EMC had a busy day on Monday, announcing its move into data classification, closing its acquisition of RSA — and buying another security company in the process.
It’s all part of the storage giant’s move into the broader IT market (see Storage, IT Converge), which the company dubs “information management.”
EMC next month will begin selling Infoscape, a single software package to allow companies to find, categorize and manage unstructured information such as e-mails, word processing documents and spreadsheets, a strategy called information classification and management (ICM) by some.
This is a key difference from the IT service management offered from IBM, CA and HP, said Rob Emsley, senior director of software at EMC. Those vendors’ software monitors resources and diagnoses errors to allow IT administrators to make fixes as needed.
By focusing on the information itself, EMC hopes to sell its own brand of service management to customers concerned about meeting compliance regulations.
“None of the aforementioned vendors with their service management frameworks really do a lot of work, if any, on aligning the information you create within the IT infrastructure to the services that you have available,” Emsley said. “This becomes really important in managing costs and avoiding risks.”
Avoiding risks is important these days, thanks to the numerous corporate compliance records that have sprung up in the last few years in the wake of accounting scandals. Regulations such as Sarbanes-Oxley, HIPAA and Graham Leach-Bliley force companies to take more stringent care of their records. Companies that can’t produce unaltered information when asked are subject to legal risks, which is why they have been buying management software from vendors like EMC, IBM, CA and HP.
Specifically, EMC Infoscape will help customers search and classify information based on its importance to the business, move that data across several layers of storage software and hardware, and manage the information for compliance.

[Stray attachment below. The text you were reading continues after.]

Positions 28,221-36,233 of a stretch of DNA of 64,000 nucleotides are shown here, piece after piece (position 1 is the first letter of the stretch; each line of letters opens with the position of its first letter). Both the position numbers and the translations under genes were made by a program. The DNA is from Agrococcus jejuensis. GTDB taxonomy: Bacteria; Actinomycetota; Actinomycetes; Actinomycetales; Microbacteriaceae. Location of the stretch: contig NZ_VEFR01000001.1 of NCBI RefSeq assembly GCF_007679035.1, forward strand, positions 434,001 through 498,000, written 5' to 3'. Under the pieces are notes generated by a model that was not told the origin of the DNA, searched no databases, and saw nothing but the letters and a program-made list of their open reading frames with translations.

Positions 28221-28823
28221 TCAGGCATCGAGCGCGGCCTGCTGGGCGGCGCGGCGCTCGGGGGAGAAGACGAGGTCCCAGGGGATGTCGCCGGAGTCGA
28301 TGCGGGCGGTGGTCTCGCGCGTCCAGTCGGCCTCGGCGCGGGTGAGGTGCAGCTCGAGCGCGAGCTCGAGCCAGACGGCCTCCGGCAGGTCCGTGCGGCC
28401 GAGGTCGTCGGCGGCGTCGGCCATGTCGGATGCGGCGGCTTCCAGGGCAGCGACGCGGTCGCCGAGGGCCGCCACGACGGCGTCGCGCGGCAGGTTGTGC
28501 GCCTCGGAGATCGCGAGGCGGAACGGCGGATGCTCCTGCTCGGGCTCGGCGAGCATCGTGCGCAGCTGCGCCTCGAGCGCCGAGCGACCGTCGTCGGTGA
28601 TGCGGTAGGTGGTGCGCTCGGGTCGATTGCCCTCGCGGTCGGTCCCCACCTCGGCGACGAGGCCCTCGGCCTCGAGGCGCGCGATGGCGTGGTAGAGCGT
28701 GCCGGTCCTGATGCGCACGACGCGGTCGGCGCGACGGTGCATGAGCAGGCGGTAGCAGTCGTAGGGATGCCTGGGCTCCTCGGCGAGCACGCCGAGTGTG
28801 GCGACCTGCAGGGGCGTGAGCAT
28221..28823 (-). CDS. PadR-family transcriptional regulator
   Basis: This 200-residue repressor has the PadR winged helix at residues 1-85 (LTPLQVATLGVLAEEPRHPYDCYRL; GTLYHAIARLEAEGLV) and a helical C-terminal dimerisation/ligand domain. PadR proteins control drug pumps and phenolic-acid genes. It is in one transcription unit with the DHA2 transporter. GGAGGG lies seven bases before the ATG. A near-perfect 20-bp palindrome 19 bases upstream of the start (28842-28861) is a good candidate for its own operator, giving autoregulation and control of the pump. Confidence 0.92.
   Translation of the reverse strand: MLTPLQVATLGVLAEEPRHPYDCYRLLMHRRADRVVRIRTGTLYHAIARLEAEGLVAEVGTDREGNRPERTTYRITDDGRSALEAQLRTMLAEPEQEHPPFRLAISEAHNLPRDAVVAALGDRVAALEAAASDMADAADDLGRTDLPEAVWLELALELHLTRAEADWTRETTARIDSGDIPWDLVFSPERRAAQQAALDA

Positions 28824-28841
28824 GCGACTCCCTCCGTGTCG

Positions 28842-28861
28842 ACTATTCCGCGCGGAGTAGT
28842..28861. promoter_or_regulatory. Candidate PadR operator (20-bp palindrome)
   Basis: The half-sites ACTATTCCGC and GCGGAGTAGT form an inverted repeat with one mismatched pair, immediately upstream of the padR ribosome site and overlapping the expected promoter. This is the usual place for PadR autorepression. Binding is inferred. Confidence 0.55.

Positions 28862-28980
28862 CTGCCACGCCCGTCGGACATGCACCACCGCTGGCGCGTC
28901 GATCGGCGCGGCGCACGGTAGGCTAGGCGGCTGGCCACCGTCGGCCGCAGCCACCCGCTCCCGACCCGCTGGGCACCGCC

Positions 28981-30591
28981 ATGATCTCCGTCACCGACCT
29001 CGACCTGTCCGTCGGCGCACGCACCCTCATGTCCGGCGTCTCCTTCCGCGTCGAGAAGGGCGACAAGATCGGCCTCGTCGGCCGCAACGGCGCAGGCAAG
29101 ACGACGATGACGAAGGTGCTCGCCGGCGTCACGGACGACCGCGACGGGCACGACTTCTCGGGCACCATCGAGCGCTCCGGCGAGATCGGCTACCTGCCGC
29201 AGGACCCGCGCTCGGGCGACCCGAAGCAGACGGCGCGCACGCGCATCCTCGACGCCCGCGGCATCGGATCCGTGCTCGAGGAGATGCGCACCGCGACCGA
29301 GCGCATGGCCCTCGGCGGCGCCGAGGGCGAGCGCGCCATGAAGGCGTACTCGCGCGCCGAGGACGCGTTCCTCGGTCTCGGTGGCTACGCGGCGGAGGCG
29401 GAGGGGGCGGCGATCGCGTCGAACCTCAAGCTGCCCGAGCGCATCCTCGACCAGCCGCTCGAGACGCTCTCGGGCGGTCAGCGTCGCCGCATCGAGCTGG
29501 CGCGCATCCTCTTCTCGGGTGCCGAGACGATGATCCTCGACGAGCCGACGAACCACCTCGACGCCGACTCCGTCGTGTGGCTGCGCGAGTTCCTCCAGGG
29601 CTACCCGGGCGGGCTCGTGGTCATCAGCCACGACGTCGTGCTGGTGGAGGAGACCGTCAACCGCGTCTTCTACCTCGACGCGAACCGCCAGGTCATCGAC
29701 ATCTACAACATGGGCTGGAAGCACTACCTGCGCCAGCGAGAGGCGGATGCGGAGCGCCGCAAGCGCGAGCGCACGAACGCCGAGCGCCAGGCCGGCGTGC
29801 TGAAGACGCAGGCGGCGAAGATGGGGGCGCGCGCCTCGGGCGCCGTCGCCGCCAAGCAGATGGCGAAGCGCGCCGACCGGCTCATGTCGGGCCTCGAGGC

The software, rolled from a combination of EMC’s in-house cooking and from assets gleaned from the company’s purchases of Documentum, Legato and Smarts, performs a number of tasks.
In particular, Emsley said Infoscape will be a nice complement to Smarts’ resource management software.
These include file discovery by accepting mass metadata transfers from EMC Celerra network attached storage (NAS) devices; file classification based on metadata or file content; mapping storage level service to each file type; automated file movement between network shares and storage servers; and audit trails on where information resides and how it’s managed.
Such software is all well and good, but sometimes corporations need help organizing their information before letting applications take control.
For that, EMC today began offering the EMC Information Management Strategy Service to help customers define policies and procedures to manage unstructured information as its importance changes throughout the information lifecycle.
Starting at $214,000 for a 10-terabyte configuration, Infoscape will be available in October; the corresponding EMC Information Management Strategy Service is available now, with price depending on the specific engagement.
EMC Keeps Security in Focus
Also on Monday, EMC closed its $2.1 billion acquisition of RSA — and acquired another security company, Network Intelligence, for $175 million.
The two will form EMC’s new information security unit, which will maintain the RSA brand, to be led by Art Coviello, the former CEO of RSA Security.
“Information security continues to dominate the spending intentions of CIOs around the world,” EMC CEO Joe Tucci said in a statement. “The battlefront in security has quickly shifted from securing the network perimeter to protecting and securing the information itself — wherever that information lives and wherever it moves.”
EMC said it plans to develop “an industry-first common security platform (CSP). EMC’s CSP will dramatically accelerate the integration of core security services throughout EMC’s portfolio of products, providing customers with a common, open baseline of built-in security for the information infrastructure.”
Article courtesy of InternetNews.com, with additional reporting by Paul Shread of Enterprise Storage Forum.